Working with youth from a distance
You already know how to work with young people. Technology is a tool for helping you do it from a distance. Extension has lots of resources to support you. You can offer your learners meaningful experiences even when you can't meet face to face. Here are some tips.
- Become overwhelmed by the technology. It's the tool - not the goal.
- Spend all your time on "programming during a pandemic shut down" because this is temporary. Instead, spend time developing learning experiences for youth -- and your own teaching skills -- that will be valuable long after this pandemic is over.
- Feel pressured to create tons of online experiences. The quality will not be good and learners may become overloaded. Focus on creating or adapting high-quality activities that serve your program's goals and your learners' needs.
- Ask your learners or partners what they need. Then come up with a solution that serves them. It may not involve much or any technology. For example, you might decide to send activity sheets with school lunch deliveries.
- Set a schedule for your programming -- whether weekly, bi-weekly or monthly. Then stay in touch with your learners.
- Check on their progress.
- Update them on meetings that are scheduled, canceled, moved online, etc.
- Social media can offer ways for group members to interact with each other to maintain group cohesion.
- Remember to make it a high-quality learning experience. See 4-H guidelines for doing that.
How to choose tech tools
"Going online" does not have to mean live webinars by appointment. There are many ways to interact. Here are some tips.
- Use technology tools that you are comfortable with, that your audience is comfortable with, and that serves your program's teaching goals. Start with your own organization's in-house tech tools.
- Choose technology tools that align with your program's values and that take a positive youth development approach
- Consider going low-tech. Kids will appreciate hearing from you, and a note in the school lunch delivery or a letter in the mail may mean more to them than an email.
How to choose online activities
First, consider the source. Is it a reputable one? All activities produced by University of Minnesota Extension, Minnesota 4-H, or Extension in any state are grounded in youth development research. National 4-H sells curriculum and learning kits. There are many other reputable sources.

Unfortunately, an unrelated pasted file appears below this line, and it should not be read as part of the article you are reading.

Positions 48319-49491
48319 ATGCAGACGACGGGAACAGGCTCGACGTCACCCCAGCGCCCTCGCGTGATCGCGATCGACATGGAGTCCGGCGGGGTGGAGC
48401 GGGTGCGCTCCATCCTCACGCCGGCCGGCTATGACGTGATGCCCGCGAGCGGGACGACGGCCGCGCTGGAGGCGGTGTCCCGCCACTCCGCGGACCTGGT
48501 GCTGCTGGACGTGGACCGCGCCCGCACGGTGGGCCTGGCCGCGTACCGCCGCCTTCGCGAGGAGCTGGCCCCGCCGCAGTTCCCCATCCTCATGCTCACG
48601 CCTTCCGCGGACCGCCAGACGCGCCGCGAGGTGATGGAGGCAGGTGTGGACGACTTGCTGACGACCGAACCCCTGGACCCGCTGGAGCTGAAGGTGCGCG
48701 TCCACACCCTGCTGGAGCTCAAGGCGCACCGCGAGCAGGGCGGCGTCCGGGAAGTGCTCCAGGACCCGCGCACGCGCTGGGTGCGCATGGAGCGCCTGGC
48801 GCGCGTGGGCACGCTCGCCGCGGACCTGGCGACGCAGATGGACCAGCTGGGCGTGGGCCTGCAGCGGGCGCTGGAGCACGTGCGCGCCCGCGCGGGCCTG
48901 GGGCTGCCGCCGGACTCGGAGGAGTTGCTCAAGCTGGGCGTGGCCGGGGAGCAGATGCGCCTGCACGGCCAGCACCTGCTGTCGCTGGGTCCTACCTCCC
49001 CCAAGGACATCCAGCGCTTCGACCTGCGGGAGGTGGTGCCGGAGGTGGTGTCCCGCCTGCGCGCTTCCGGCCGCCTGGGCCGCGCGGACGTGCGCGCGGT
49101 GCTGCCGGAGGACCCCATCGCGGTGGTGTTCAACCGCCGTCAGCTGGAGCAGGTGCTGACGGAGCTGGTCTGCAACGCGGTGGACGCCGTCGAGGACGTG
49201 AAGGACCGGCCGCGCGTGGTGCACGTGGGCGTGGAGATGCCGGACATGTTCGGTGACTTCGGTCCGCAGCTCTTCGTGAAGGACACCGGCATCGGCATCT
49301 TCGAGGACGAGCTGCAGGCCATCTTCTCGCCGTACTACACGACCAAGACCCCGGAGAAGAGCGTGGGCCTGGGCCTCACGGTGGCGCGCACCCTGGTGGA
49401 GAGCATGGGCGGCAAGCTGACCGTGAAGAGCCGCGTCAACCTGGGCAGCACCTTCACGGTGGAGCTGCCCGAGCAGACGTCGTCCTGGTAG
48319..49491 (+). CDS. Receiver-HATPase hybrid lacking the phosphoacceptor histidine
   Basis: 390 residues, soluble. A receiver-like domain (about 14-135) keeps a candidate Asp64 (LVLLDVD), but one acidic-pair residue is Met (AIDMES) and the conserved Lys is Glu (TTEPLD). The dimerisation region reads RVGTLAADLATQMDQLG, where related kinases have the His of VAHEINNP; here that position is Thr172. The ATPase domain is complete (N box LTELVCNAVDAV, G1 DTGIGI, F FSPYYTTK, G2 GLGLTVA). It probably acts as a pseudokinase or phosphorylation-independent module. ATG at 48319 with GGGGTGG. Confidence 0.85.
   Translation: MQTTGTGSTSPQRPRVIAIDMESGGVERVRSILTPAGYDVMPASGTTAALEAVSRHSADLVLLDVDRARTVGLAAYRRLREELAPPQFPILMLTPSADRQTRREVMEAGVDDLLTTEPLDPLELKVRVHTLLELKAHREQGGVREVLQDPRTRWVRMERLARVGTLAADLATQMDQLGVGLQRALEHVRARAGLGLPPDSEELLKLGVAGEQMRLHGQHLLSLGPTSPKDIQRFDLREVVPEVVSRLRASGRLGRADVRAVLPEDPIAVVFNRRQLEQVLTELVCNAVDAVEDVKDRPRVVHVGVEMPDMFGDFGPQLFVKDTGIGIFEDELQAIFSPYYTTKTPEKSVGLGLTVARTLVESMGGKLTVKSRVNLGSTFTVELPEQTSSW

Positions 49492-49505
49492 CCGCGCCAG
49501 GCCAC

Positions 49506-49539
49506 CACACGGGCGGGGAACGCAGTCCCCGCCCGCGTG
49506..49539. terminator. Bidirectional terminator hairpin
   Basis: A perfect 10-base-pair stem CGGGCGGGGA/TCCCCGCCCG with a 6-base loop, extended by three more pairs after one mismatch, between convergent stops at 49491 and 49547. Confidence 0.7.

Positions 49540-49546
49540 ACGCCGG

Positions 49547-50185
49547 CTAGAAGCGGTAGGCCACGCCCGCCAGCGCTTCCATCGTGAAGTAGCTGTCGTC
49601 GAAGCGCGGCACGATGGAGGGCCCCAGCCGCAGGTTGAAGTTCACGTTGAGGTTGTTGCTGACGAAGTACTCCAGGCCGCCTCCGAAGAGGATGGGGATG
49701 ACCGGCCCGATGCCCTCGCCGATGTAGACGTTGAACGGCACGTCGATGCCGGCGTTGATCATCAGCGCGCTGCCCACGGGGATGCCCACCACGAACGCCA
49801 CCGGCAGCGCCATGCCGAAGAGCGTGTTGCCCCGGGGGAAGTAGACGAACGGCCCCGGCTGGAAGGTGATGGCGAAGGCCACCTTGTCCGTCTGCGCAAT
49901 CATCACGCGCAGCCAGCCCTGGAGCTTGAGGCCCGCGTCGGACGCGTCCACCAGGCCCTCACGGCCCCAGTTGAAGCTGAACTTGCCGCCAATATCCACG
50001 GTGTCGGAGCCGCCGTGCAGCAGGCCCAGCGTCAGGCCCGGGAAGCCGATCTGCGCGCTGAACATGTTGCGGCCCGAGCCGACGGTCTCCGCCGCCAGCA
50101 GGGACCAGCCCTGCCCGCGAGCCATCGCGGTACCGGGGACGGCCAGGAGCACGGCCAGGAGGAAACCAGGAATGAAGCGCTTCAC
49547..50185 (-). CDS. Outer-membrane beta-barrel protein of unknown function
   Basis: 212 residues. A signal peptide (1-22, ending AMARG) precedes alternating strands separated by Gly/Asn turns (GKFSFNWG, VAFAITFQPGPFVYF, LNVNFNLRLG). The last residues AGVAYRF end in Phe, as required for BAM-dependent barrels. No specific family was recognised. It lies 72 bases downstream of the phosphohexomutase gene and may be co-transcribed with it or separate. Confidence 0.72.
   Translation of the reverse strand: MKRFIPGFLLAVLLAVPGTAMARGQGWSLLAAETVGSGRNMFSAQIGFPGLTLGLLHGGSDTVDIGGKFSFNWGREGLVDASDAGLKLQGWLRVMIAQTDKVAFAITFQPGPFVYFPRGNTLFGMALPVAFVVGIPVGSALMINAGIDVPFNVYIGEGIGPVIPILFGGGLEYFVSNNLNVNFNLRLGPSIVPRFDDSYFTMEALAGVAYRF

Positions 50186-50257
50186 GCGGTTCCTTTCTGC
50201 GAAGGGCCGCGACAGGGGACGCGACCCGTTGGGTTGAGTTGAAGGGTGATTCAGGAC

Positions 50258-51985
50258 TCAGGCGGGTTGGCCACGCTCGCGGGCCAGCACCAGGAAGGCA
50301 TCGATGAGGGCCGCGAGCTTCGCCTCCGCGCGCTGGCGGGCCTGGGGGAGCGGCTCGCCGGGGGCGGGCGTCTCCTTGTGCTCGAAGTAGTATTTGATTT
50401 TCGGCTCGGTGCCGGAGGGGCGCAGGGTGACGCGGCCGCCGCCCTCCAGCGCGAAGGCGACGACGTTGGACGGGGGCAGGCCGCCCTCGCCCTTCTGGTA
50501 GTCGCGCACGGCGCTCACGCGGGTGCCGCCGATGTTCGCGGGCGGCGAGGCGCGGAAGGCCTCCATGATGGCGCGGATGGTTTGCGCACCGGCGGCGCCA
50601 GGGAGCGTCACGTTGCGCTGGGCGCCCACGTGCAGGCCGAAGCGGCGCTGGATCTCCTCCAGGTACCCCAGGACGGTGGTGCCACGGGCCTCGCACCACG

Consider these questions
- Does this resource comply with our organization's policies?
- Does it comply with our organization's code of conduct?
- Does it comply with the law? For example, under US federal law (COPPA), people under age 14 may not have social media accounts.
- Is it accessible to all? How would a vision impaired or hearing impaired person take part? Federally funded programs must comply with the Americans with Disabilities Act.
- Are these the kinds of activities that our youth program ordinarily does? In 4-H, that's hands-on experiential learning.
- What will learners learn by doing this activity? Does that match up our teaching goals?
- Would the youth in my program enjoy it?
- Does it require families to buy anything? If it does, seek out activities that use only materials found in nature or in most households.
- Consider screen time: Have learners already spent the entire day looking at a screen? How will our learning experience include active learning and be different from formal education strategies?
Minnesota 4-H project pages
These contain lots of activities for youth to do at home. For example:
Challenges engage youth in learning and sharing.
- CRASH course in Newtonian physics (Video playlist)
- Engineering Design Challenge activities (Video playlist)
Create your own challenge
- Create a hands-on challenge related to your usual activities and ask youth to share their responses in photos or videos. Flipgrid is a good low-bandwidth sharing option.
Reviewed in 2020